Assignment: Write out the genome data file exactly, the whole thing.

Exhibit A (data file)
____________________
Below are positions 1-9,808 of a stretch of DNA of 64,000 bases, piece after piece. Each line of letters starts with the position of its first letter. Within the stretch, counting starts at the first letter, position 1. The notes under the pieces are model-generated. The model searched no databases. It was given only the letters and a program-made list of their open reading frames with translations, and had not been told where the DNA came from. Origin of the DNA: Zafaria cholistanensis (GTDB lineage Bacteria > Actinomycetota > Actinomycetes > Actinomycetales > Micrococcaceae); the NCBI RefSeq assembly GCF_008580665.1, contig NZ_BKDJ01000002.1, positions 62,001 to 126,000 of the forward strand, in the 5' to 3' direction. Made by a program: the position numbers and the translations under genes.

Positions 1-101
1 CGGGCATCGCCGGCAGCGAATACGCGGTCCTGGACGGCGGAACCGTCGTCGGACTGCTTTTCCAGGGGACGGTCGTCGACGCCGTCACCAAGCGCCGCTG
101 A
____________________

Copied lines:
Below are positions 1-9,808 of a stretch of DNA of 64,000 bases, piece after piece. Each line of letters starts with the position of its first letter. Within the stretch, counting starts at the first letter, position 1. The notes under the pieces are model-generated. The model searched no databases. It was given only the letters and a program-made list of their open reading frames with translations, and had not been told where the DNA came from. Origin of the DNA: Zafaria cholistanensis (GTDB lineage Bacteria > Actinomycetota > Actinomycetes > Actinomycetales > Micrococcaceae); the NCBI RefSeq assembly GCF_008580665.1, contig NZ_BKDJ01000002.1, positions 62,001 to 126,000 of the forward strand, in the 5' to 3' direction. Made by a program: the position numbers and the translations under genes.

Positions 1-101
1 CGGGCATCGCCGGCAGCGAATACGCGGTCCTGGACGGCGGAACCGTCGTCGGACTGCTTTTCCAGGGGACGGTCGTCGACGCCGTCACCAAGCGCCGCTG
101 A